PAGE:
At least 10 animals were killed in Grand Teton National Park by drivers in the past two weeks, rangers said.
Park rangers in Wyoming are asking tourists to slow down and be vigilant while driving within the park after a handful of animals were killed.
”Five bison, one elk, one mule deer, one pronghorn, one coyote and one wolf pup were hit and killed by vehicles traveling on park roads,” park rangers said Thursday in a news release.
It’s not uncommon to see bison take over a road in Yellowstone or Grand Teton national parks. There are nearly 1,000 bison living in Grand Teton.
Tourists, however, should slow down on park roads, rangers said. Many other animals migrate during the fall, which means they are more active near roads.
They can hide near the road and cross unexpectedly, according to park officials.
“Days become shorter as fall transitions to winter. Drivers should use caution and slow down, especially at dawn, dusk, and during the night when visibility is reduced,” park rangers said. “Visitors and local residents should obey posted speed limits and maintain a safe following distance from other vehicles.”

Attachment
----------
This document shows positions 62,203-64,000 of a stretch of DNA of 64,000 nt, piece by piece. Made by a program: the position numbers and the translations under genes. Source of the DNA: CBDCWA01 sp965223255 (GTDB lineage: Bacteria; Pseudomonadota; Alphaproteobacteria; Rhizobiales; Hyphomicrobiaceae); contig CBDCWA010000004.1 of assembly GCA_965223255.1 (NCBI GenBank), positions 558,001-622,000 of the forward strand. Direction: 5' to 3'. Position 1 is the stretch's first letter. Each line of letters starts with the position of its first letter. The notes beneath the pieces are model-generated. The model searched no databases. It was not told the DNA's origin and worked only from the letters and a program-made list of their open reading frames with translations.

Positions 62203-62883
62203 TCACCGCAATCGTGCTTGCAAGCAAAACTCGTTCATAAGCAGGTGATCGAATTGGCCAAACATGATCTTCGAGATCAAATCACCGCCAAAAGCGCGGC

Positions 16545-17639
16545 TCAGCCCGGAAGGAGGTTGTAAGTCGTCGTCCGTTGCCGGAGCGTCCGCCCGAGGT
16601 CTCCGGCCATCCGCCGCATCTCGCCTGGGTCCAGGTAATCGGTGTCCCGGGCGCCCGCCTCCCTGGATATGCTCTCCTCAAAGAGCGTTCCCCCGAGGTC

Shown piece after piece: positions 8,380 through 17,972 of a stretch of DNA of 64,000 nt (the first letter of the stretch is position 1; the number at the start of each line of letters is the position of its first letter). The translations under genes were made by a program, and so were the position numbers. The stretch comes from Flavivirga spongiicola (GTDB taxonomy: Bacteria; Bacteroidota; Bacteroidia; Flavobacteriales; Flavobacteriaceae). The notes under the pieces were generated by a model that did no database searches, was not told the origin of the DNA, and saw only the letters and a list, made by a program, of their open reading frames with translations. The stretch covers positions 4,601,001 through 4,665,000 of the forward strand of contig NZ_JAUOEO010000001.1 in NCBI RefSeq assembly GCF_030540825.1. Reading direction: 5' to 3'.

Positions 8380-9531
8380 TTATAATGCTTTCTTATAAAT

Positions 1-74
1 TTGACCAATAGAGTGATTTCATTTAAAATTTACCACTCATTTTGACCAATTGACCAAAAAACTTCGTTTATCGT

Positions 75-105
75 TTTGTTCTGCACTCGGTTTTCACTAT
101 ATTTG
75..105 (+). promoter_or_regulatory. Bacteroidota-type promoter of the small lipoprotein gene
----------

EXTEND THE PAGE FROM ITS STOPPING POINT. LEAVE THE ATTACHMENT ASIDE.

The speed limit in many parts of the park is 45 miles per hour to give drivers time to react to wildlife.
About 100 large animals are hit by drivers every year in Grand Teton, according to the National Park Service.
“You can save a life by slowing down, driving 45 at night and being alert on park roads,” rangers said.
Park rangers did not say if the animals were euthanized after they were hit or if the cars were damaged.
Bison can weigh up to 2,000 pounds and run up to 30 miles per hour, according to the National Park Service.
The park is home to thousands of animals, including grizzlies, black bears, bison moose, elk and pronghorn.